College binge drinking comes with serious risks, and for those under the age of 21, any level of drinking is illegal and can lead to legal problems, such as probation or expensive fines. If you cannot reduce your alcohol consumption, even when you experience consequences from drinking, you may have an alcohol use disorder. In this case, brain changes from ongoing alcohol misuse make it difficult for you to stop drinking.

When you’re having trouble reducing your drinking, you may benefit from seeking help for alcohol addiction. A treatment program can help you overcome the effects of alcohol misuse and find ways to cope without turning to alcohol. A range of treatment options is also available, including inpatient rehab, in which you live on-site at a treatment facility, and outpatient services, which allow you to live at home or on campus, so you can continue to attend school and work while in treatment.

If you’ve been drinking heavily, you may experience alcohol withdrawal symptoms when you try to give up drinking. In some cases, alcohol withdrawal can be dangerous and even fatal. It’s important to consult with a medical provider if you are concerned about alcohol withdrawal side effects. Since withdrawal can be complicated, it’s often best to complete a medical detox program before entering alcohol rehab.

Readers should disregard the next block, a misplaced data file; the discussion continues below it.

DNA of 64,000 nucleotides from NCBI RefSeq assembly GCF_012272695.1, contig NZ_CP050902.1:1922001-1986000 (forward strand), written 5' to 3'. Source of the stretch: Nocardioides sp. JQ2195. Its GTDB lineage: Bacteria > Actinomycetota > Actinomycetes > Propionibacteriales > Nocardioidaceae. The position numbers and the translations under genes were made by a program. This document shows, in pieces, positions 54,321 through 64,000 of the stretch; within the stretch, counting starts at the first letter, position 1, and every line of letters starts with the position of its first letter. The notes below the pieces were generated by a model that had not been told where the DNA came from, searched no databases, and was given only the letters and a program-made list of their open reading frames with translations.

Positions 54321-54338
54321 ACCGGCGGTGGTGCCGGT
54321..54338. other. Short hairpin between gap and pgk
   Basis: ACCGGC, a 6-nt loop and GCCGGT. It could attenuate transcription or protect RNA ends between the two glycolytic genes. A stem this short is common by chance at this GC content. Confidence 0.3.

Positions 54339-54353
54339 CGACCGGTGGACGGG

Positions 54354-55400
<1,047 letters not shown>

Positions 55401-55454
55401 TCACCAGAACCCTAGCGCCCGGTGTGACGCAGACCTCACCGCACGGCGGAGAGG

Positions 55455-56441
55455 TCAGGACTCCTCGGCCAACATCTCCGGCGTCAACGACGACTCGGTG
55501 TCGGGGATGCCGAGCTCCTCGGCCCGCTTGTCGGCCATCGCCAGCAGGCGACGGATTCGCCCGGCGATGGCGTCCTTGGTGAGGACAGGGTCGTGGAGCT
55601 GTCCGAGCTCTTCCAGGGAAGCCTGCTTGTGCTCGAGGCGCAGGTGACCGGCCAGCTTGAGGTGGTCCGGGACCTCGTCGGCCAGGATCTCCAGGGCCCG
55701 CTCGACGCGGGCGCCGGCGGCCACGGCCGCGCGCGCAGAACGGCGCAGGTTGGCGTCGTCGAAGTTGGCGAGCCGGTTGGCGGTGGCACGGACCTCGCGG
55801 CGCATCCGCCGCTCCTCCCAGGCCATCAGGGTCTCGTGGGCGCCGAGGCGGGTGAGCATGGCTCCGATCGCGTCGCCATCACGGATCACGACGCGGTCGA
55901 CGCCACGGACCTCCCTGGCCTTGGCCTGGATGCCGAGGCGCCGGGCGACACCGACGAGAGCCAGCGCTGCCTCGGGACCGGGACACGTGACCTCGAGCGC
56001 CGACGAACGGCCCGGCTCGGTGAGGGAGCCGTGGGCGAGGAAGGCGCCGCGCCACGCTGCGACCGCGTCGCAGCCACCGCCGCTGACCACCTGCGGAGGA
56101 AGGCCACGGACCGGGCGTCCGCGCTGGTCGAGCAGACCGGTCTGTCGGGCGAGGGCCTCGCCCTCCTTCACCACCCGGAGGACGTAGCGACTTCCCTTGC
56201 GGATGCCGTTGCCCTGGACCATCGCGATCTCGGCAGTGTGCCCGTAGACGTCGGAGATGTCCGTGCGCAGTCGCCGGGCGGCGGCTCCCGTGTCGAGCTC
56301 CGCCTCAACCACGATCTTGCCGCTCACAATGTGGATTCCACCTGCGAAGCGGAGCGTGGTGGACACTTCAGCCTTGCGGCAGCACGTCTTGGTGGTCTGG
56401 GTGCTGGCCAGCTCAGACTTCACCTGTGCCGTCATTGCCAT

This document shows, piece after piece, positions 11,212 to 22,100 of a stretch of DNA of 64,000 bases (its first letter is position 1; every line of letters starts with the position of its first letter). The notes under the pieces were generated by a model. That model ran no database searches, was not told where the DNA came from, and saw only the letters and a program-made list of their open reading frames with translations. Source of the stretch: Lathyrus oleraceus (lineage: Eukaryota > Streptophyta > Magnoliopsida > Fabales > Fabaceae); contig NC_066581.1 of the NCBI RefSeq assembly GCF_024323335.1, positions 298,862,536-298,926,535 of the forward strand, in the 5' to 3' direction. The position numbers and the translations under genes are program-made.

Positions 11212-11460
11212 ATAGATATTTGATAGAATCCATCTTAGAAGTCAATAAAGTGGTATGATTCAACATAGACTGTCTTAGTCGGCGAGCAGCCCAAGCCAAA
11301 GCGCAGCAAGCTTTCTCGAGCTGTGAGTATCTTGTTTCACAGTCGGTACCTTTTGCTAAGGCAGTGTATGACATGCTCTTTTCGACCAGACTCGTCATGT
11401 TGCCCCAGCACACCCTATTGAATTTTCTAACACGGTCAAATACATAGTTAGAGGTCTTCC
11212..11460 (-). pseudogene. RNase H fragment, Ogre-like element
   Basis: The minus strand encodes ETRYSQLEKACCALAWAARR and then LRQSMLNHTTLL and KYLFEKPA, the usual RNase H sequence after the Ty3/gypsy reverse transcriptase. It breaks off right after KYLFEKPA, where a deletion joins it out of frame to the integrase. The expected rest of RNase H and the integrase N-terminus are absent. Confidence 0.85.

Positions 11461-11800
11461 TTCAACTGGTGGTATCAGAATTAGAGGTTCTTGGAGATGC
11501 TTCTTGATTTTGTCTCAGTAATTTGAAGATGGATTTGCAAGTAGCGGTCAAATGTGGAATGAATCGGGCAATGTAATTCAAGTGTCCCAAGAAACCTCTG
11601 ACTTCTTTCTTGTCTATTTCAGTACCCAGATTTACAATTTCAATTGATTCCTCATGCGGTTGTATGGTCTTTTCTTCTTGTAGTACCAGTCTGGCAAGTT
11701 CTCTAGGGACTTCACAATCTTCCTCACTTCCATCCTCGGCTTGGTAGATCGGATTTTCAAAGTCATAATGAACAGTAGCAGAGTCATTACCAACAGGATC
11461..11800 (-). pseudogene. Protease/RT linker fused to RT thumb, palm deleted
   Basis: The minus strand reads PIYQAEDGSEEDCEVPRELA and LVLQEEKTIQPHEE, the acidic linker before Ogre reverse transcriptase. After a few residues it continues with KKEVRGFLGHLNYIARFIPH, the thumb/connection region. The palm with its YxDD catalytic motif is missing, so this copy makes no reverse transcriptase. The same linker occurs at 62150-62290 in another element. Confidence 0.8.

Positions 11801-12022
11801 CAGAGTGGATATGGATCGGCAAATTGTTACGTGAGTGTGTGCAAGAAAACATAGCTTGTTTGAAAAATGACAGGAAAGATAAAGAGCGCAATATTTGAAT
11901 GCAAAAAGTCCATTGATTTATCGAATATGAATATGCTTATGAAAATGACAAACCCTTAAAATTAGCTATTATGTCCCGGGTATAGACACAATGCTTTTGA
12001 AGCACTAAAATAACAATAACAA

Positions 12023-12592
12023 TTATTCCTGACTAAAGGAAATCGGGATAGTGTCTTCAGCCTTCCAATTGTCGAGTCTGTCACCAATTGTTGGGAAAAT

For those seeking alcohol treatment, The Recovery Village Palmer Lake offers a full continuum of services, including medical detox. We’re located about midway between Colorado Springs and Denver, and our 110-bed facility offers beautiful mountain views. Contact a Recovery Advocate today for same-day admission. 

View Sources

National Institute on Alcohol Abuse and Alcoholism. “College Drinking.” March 2023. Accessed April 6, 2023.

O’Hara, Ross; Armeli, Stephen; Tennen, Howard. “College Students’ Drinking Motives and[…] Levels of Analysis.” Psychology of Addictive Behaviors, June 2015. Accessed May 21, 2023.

National Institute on Alcohol Abuse and Alcoholism. “Understanding Alcohol Use Disorder.” April 2021. Accessed April 6, 2023.

Patte, Karen; Wei, Qian; Scott, Leatherdale. “Binge drinking and academic performance,[…]in the COMPASS study.” Health Promotion and Chronic Disease Prevention in Canada, November 2017. Accessed May 21, 2023.

Centers for Disease Control and Prevention. “Excessive Alcohol Use.” July 11, 2022. Accessed April 7, 2023.

Lorenz, Katherine; Ullman, Sarah. “Alcohol and sexual assault victimization[…]d future directions.” Aggression and Violent Behavior, 2016. Accessed April 7, 2023.

Norström, Thor; Rossow, Ingeborg. “Alcohol Consumption as a Risk Factor for[…]he Population Level.” Archives of Suicide Research, 2016. Accessed April 7, 2023.

Carpenter, Ryan; Merrill, Jennifer. “How much and how fast: Alcohol consumpti[…]rage heavy drinkers.” Drug and Alcohol Dependence, January 2021. Accessed April 7, 2023.

National Alliance for Model State Drug Laws. “Good Samaritan Overdose Prevention Statutes.” March 1, 2016. Accessed April 7, 2023. Bayard, Max; McIntyre, Jonah; Hill, Keith; Woodside, Jack. “Alcohol Withdrawal Syndrome.” American Family Physician, March 15, 2004. Accessed April 7, 2023.